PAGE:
1. There’s a common misconception that ThruLines are (or should be) doing all of the work for us. That’s not true. ThruLines simply automate what we normally do on our own when trying to figure out how our matches are related to us: look at trees to try to fill in the path. Sometimes the trees stand up to scrutiny, sometimes they don’t, but it’s always our responsibility to vet them carefully. (It’s the same with the leaf hints: it’s our job to determine whether the record really applies to the person in question.)

      My favorite feature of ThruLines is that all of the DNA matches have links to the probabilities for each possible relationship. The information I need to critically (and scientifically) evaluate a possible connection is only a click away.

      I also love that they are able to find possible paths to matches I hadn’t been able to place before. For one brick wall ancestor, I was able to find 98 (yes, ninety-eight!) distant matches to my mom, uncle, and 1C1R that all point to a possible answer. I have a lot of work to do before I’m sure, but at least now I have a path forward.

  17. This feature shows promise. It has helped me identify a few ancestors I wasn’t sure about, but I think it has a way to go before I would feel comfortable putting any of this in my tree. There were a couple of epic fails. Namely, it decided that a third great grandmother and her parents, all verified by me through records research and Ancestry’s own DNA matches/DNA Circles (strong confidence circles in the case of both 4th great grandparents) as my biological ancestors are not actually my third/fourth great grandparents. Instead it offers up a potential third great grandmother and her ancestors based on the fact that one tree shows this potential third great grandmother had a daughter by the same name as my 2nd great grandmother (and even the tree owner isn’t sure if she is the same person as the one in my tree) . Neither my DNA nor my sister’s matches that of the descendants of this potential 3rd great grandmother’s other known children nor descendants of her known siblings. The only other DNA match it offers, beyond those directly descended from my 2nd great grandmother, is a very distant DNA match (6th cousin once removed) that links to a tree suggesting this woman may have had an illegitimate child to whom I am somehow related. I have not completely ruled out that this woman’s husband may be my third great grandfather, his identity is still something of a mystery, but I have too much DNA evidence linking me to another third great grandmother and her parents/siblings to place much value on any of this.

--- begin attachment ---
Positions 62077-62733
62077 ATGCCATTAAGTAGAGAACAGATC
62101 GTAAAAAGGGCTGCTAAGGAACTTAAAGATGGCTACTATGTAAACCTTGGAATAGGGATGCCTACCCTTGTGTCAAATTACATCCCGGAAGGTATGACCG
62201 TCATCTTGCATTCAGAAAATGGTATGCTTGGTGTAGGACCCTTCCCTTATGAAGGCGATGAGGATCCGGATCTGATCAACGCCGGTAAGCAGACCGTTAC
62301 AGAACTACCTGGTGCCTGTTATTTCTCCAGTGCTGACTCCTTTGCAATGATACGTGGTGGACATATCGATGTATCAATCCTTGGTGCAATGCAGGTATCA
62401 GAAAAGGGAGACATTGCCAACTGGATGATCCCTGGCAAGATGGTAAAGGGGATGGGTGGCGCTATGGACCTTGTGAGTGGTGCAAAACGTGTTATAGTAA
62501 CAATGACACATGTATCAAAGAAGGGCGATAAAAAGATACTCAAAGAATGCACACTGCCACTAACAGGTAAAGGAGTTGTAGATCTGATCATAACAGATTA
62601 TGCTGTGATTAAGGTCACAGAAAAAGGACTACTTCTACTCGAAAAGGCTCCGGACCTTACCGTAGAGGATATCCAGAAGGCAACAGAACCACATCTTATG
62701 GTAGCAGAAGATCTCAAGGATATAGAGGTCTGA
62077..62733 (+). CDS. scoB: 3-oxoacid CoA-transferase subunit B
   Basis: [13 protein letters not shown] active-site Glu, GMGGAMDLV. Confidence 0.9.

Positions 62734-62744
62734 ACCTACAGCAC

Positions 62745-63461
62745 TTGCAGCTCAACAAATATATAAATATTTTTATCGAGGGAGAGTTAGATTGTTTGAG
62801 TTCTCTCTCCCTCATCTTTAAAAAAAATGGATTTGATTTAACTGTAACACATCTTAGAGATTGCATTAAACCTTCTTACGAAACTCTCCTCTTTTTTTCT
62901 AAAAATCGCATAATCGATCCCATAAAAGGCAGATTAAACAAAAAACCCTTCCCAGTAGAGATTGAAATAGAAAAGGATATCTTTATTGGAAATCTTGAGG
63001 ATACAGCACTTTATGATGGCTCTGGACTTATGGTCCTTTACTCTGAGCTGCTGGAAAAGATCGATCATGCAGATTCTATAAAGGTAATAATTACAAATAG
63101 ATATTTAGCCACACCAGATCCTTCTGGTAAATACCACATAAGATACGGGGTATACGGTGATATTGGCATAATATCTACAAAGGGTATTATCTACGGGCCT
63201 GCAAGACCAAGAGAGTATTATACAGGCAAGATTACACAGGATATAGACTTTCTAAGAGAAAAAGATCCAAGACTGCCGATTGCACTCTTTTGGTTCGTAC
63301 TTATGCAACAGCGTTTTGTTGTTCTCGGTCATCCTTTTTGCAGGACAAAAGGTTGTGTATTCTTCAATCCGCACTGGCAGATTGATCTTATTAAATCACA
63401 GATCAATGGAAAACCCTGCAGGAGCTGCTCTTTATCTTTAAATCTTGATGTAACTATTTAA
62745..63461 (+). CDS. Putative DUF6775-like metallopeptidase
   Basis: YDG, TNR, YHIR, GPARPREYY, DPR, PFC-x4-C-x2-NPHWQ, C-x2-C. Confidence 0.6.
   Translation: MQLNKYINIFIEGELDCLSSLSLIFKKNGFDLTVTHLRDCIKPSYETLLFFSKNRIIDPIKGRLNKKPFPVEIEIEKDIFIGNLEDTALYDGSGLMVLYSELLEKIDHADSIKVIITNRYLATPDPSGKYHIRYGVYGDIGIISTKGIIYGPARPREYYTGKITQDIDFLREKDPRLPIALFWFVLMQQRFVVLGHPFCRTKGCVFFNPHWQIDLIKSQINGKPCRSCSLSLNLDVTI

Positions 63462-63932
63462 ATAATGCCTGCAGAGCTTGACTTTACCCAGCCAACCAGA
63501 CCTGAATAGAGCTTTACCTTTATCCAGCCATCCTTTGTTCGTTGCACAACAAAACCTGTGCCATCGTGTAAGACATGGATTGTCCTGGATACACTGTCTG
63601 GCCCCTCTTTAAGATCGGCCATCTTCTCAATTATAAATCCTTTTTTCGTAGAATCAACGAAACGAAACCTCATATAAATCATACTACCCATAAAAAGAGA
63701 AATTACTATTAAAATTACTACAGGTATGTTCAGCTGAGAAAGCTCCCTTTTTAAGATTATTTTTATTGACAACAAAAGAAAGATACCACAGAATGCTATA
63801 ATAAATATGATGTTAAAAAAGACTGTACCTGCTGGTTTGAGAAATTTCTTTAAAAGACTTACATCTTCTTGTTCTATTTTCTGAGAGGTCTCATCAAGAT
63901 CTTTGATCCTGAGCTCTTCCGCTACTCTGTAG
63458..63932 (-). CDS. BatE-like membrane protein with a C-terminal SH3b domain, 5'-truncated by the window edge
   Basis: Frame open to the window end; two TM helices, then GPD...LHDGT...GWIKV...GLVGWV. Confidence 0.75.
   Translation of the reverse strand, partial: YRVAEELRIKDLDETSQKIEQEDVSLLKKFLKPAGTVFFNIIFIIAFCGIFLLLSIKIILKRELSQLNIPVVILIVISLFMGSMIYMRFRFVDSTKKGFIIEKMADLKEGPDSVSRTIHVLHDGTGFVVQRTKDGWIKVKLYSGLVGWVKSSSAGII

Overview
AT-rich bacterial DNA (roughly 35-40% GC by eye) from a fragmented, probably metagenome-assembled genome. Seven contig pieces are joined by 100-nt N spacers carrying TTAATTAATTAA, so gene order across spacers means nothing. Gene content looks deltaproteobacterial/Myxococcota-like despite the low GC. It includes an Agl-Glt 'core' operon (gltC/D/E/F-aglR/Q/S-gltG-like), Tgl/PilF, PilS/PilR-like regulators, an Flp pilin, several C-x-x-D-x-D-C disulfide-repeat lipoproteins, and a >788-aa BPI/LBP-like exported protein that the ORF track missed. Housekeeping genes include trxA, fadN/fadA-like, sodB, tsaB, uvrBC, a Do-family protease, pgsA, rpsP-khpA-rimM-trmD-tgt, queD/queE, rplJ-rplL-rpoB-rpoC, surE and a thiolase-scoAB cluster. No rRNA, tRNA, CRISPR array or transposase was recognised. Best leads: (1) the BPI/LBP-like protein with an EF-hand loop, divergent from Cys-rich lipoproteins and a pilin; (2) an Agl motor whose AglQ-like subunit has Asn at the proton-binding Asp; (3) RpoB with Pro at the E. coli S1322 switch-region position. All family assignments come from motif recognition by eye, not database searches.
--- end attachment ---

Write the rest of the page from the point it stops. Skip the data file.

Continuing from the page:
18. What does it mean when a box says “private” ?
    I was looking at my granddaughters tree, it shows myself, her father (my son) , then where it should say her grandfather’s name (my ex) it says private then above that more relatives.

      1. One more question please.
        If a person doesn’t want their matches shown will a relative show up as not a dna match?

        1. I’m not sure I fully understand your question. If someone opts their DNA kit out of matching, they won’t show as DNA matches to anyone (not even their closest relatives).

        2. I was looking at my granddaughter’s paternal family tree. A person we thought was her aunt says she has no DNA matches with my granddaughter. We are wondering if they aren’t related that would mean her grandfather isn’t dna related or if her aunt made her dna matches private. Clicking on other relatives in the – – – boxes it also says they dont share dna. We are novices with ancestry but this might prove she really isn’t related to that family. If that’s the case I have a lot of explaining to do. I hope this makes sense to you.

        3. Do you know for sure that the aunt has tested? Do you know that other people in that family have tested?

        4. I’m not sure if you received my follow up reply. I’m a novice and not sure of the proper terminology. My granddaughters aunt (my ex’s sister) is showing they do not share dna. When checking potential relatives it says my granddaughter doesn’t share dna with them. If that is the case I have some explaining to my son but my question is can the aunt choose not to show matches. I don’t know anyone else in their family to know if that is what they see. My son is 40 years old and I’m just learning his father might not be his bio dad.

        5. If the aunt has tested, yes, she can adjust her setting so that she won’t show to her matches. She can’t exclude a single person, though. If she changed her settings, she wouldn’t show to anyone.

          Are you sure she tested? Are you sure she has matches?

        6. yes, I’m sure the aunt was tested but her tree only shows one box that says private and the rest of her tree are all deceased relatives. I don’t know her personally so I can’t ask her. The box that says private is my sons father and would be the grandfather to my granddaughter. The aunts family is not extensive, I think my son is the end of that line. When i look at my granddaughters list of family matches it’s all my side of the family with 2 close matches on her mother’s side until we get to 4th cousins, who, when contacted have no idea how they are related.
          I’m not sure if having my son take the ancestry test would help if the aunt wants her matches private or if that will open up a bee’s nest if she us questioned

        7. No, asking her is out of the question, my divorce with her brother was nasty and my relationship with their mom not good. If she has a public family tree, wouldn’t that mean she’s had her dna tested? Sorry for sounding so naive. Thanks for your replies.